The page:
Scientists at Atlantic Canada’s Conservation Data Centre have had another busy and productive year
© Jim Edsall photo
The team of scientists at Atlantic Canada’s Conservation Data Centre (ACCDC) have had another busy and productive year, making a number of rare and interesting finds in the Maritimes and gathering data that is essential in helping to protect the natural environment.Shown is a two-spotted skipper.
SACKVILLE, N.B. – The team of scientists at Atlantic Canada’s Conservation Data Centre (ACCDC) have had another busy and productive year, making a number of rare and interesting finds in the Maritimes and gathering data that is essential in helping to protect the natural environment.
From several new plant discoveries and rare sightings of butterflies in the Maritimes as well as the first possible Canadian record of a flower fly species found in New Brunswick, 2013 was an eventful year at the data centre, both in and out of the field.
Outgoing executive director RA Lautenschlager applauded the work of his staff, who have a broad range of expertise in the areas of botany, zoology, landscape ecology and forestry, calling it “another great year” for the conservation data centre.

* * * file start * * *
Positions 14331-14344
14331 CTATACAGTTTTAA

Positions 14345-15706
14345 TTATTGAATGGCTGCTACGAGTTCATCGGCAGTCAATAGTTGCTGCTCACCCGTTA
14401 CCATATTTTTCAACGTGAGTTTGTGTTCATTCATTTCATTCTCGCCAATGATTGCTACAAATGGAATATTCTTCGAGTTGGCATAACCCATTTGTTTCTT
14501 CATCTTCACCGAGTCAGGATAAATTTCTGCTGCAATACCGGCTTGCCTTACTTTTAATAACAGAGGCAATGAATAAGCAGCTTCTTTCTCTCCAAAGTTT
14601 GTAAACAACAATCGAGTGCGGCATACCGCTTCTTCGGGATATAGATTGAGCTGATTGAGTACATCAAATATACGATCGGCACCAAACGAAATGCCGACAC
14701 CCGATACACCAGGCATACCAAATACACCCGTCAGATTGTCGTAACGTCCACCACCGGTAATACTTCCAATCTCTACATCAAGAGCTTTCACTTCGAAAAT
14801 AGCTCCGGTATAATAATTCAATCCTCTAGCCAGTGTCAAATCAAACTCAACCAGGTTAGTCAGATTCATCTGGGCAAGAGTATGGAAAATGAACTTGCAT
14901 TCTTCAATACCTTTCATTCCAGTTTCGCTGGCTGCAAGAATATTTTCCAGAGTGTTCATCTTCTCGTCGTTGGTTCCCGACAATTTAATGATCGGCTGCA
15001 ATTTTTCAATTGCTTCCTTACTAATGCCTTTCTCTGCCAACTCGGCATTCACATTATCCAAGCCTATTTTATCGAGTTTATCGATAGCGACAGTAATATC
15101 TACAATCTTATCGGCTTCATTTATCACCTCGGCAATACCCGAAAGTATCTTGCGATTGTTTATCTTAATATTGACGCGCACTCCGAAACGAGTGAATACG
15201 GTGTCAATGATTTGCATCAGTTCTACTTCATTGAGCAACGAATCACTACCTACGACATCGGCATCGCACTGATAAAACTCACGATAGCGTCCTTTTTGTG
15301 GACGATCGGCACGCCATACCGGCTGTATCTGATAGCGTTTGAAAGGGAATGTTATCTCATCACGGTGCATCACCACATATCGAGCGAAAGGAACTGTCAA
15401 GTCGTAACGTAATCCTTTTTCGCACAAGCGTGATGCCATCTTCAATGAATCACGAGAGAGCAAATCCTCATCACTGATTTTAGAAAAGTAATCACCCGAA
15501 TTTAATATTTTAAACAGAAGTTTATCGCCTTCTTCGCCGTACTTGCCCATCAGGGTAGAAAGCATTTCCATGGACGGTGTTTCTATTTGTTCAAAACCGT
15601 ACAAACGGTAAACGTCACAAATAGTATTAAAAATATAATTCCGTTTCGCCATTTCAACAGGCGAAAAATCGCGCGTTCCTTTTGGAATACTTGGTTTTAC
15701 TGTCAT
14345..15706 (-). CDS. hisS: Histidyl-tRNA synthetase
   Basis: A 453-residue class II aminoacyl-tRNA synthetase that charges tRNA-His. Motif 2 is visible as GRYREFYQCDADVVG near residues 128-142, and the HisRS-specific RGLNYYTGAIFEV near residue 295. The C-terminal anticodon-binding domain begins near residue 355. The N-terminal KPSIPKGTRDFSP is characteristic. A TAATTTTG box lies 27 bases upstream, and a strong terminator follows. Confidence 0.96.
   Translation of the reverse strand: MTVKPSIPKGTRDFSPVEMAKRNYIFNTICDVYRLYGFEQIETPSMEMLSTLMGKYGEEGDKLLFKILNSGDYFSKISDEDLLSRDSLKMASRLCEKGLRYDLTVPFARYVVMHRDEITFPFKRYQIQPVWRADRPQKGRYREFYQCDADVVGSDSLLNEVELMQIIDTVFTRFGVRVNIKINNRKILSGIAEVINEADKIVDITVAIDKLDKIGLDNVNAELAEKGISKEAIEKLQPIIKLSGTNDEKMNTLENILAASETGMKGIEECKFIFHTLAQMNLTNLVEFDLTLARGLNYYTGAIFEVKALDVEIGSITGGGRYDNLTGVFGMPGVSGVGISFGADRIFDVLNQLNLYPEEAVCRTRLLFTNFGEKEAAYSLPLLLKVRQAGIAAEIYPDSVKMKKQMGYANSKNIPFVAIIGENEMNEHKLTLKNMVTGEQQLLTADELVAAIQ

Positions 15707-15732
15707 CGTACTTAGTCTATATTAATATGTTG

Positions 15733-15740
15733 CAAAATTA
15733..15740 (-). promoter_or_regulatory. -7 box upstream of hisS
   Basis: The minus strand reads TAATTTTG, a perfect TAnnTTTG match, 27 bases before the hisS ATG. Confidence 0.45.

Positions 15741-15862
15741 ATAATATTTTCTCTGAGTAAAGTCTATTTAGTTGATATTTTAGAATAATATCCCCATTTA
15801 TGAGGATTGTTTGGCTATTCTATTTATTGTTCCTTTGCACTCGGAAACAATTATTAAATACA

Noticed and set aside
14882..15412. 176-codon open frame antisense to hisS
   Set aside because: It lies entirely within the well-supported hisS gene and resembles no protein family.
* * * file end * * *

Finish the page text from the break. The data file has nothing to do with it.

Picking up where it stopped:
“That good year is because of the quality of staff, who are just doing stuff all the time and finding things that will help support us, not only in terms of their knowledge but things to help fund us,” he said.
Botanists Sean Blaney and David Mazerolle worked on 21 contracted projects in 2013, receiving about $200,000 in grant funding to support their efforts. The duo documented more than 19,000 species records last year with 4,600 of those being provincially-rare or threatened species. They recorded several new sightings throughout 2013 – including Northern Rough Fescue in Nova Scotia, Smooth Beardtongue in New Brunswick (a species that is native to the Eastern US), and Needle-tip Blue Eyed Grass, which has also never been seen before in New Brunswick.
“So that’s a pretty exciting find,” said Mazerolle.
Another significant find was the potential first-time sighting of Woolgrass Bulrush along the Restigouche River, which would make it the first confirmed species in New Brunswick.